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Powerful M7.5 earthquake and tsunami that hit Sulawesi, Indonesia on September 28, 2018 – and the resulting land liquefaction and landslides – killed 2 101 people, CWS reported December 4, 2018. This is the deadliest earthquake to strike the country since 2016 Yogyakarta earthquake and the deadliest earthquake worldwide so far in 2018. Unofficial reports mention 2 245 people killed and 4 488 injured.
Palu was the worst-affected area with more than 1 700 casualties. Search and rescue operations there were stopped on October 12, according to Indonesia’s national disaster management agency. At least 1 075 people are still reported missing.
Roughly 133 630 people are still displaced across Central Sulawesi, CWS said. Thousands more have left the province or found refuge with host families. The government-led response continues to address humanitarian needs while progressively transitioning into the recovery and reconstruction phase.
Priority needs include: logistics and economic recovery, medical assistance, clean water, sanitation and hygiene, recovery of infrastructure and public services, shelter, protection (including women’s and children‘s protection) and education.
The mainshock was preceded by a sequence of foreshocks starting about three hours earlier with a M6.1 event, followed by several others, all located in the area immediately south of the mainshock epicenter. At least 1 person was killed by fallen debris while 10 others were injured during this quake. Authorities confirmed that dozens of structures were either damaged or destroyed.
The mainshock occurred at 10:02 UTC (18:02 WITA), during rush hour traffic. The shaking was felt as far away as Samarinda, the capital of East Kalimantan, to the west and Makassar in the south. It was also felt in several parts in Gorontalo, located on the north and was also felt in Tawau, Malaysia. Violent shaking was reported in Donggala and Palu. Blackouts occurred throughout the area and telecommunications went down.
More than 70 000 houses are reported to be damaged, forcing tens of thousands of people to live in shelters and tents.
A tsunami warning was issued in Palu and Donggala at 10:07 UTC (18:07 WITA). Warnings were sent via SMS by the Indonesian Ministry of Communication and Information. Residents of Donggala were told to expect tsunamis with heights of 0.5 to 3 m (1.6 to 9.8 feet), while residents in Palu were told to expect tsunamis with heights of less than 0.5 m.
The tsunami, however, struck higher than expected; one explanation is that the earthquake triggered underwater landslides, causing the tsunami. Residents of Palu reported waves with heights of more than 2 m (6.5 feet) while several others stated that the waves managed to reach the second floor.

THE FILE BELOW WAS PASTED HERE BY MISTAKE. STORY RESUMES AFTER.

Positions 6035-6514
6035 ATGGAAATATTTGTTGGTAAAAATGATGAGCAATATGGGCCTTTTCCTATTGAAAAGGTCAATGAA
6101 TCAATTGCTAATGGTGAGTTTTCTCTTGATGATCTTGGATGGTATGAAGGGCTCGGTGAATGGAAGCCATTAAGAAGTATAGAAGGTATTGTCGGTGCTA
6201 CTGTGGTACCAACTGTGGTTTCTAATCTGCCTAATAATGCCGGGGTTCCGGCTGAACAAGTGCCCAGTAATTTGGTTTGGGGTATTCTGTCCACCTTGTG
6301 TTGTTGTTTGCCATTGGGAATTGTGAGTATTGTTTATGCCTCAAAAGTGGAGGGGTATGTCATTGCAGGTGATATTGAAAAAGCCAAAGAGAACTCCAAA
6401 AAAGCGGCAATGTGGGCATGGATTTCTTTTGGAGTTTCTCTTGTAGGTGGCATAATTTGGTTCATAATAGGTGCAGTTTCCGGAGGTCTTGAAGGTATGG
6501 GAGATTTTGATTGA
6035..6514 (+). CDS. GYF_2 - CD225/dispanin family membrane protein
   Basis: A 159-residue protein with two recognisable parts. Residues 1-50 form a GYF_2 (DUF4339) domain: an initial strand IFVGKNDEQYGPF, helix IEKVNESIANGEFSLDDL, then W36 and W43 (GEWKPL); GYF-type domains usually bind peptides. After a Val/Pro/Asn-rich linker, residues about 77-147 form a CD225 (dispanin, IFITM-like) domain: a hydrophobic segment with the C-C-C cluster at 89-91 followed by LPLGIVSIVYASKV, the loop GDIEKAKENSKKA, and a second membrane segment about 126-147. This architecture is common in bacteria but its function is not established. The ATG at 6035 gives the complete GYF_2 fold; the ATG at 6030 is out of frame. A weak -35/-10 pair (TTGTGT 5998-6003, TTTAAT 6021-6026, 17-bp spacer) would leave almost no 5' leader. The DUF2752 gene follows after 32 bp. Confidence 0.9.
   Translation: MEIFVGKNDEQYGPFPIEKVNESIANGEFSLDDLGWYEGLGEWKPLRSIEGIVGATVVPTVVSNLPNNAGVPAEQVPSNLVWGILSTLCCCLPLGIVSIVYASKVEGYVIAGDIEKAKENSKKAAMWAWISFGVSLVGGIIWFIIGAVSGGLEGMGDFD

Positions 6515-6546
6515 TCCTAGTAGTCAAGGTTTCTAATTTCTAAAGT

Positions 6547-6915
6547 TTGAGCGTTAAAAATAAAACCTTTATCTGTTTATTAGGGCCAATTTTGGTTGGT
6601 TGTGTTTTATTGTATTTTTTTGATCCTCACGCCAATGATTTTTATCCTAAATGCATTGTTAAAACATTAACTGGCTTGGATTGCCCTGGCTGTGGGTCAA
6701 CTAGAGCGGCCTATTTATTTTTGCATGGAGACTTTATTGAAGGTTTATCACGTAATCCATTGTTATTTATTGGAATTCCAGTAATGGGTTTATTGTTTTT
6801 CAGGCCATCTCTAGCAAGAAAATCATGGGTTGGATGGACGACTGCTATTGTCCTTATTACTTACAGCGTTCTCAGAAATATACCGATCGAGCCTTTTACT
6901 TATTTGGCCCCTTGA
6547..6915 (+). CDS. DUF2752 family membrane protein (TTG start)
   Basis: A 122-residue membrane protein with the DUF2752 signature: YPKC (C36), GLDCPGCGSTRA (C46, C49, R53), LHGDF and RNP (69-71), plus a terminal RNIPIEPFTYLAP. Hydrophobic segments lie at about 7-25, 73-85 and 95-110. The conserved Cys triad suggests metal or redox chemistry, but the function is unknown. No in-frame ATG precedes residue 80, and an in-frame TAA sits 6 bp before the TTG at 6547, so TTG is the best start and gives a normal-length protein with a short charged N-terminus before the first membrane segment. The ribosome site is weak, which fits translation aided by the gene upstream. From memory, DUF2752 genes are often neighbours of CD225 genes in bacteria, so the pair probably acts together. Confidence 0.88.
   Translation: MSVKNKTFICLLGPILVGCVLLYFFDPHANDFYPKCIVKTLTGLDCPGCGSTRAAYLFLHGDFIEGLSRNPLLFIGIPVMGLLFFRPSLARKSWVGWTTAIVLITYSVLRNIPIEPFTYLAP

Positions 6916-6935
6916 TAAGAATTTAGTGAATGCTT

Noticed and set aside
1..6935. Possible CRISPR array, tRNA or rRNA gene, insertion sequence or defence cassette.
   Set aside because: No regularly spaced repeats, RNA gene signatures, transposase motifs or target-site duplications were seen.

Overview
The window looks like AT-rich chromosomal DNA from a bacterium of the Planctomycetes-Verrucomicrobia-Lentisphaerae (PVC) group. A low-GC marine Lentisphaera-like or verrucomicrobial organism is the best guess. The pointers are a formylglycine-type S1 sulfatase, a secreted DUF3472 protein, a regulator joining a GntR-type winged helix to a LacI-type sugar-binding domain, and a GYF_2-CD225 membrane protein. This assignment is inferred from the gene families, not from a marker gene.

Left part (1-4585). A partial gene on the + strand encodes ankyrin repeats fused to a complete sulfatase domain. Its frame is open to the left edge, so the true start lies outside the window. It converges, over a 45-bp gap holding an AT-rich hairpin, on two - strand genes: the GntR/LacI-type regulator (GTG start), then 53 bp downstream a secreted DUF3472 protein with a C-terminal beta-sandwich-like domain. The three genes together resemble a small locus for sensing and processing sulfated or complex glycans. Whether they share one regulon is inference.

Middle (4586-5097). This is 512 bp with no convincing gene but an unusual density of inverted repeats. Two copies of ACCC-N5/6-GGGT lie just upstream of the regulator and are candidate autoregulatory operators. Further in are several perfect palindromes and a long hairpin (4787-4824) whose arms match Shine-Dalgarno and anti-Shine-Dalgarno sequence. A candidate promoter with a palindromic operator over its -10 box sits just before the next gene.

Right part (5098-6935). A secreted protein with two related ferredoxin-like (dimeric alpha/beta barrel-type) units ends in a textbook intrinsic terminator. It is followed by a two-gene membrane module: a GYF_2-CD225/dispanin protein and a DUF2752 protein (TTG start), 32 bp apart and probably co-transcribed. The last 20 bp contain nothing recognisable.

Even though officials did send warnings via telephones and televisions, tsunami alarms were not activated. The Palu Nomoni Festival in Talise Beach was continued and most of the festival attendees didn’t realize on the possibility for a tsunami to occur. Eyewitnesses even stated that some people were still strolling on the beach when the tsunami struck. It was estimated that hundreds were caught off guard and swept away by the waves.
The Indonesian Agency for Meteorology, Climatology and Geophysics (BMKG) later admitted that the tsunami detectors in Palu were damaged in the earthquake. The shaking was violent enough to damage the tsunami detectors in Palu, as further examination revealed that none of the detectors were able to send signals to alert residents.
As Palu was located at the end of a narrow bay, the tsunami’s force was intensified when the waters entered. Officials confirmed that the waves that struck Palu had actually reached a height of 5 m (16 feet), with some as nearly as high as 6 m (19.6 feet).
Parts of Central Sulawesi have been hit by major mudflows following the earthquake as a result of liquefaction. The most affected areas are the Petobo sub-district in southern Palu and the village of Balaroa, just outside the city, both locations some distance from the coast.
Featured image: Balaroa, a district in Palu, was completely obliterated by the soil liquefaction that followed immediately after the earthquake. Credit: Makassar Regional Disaster Mitigation Agency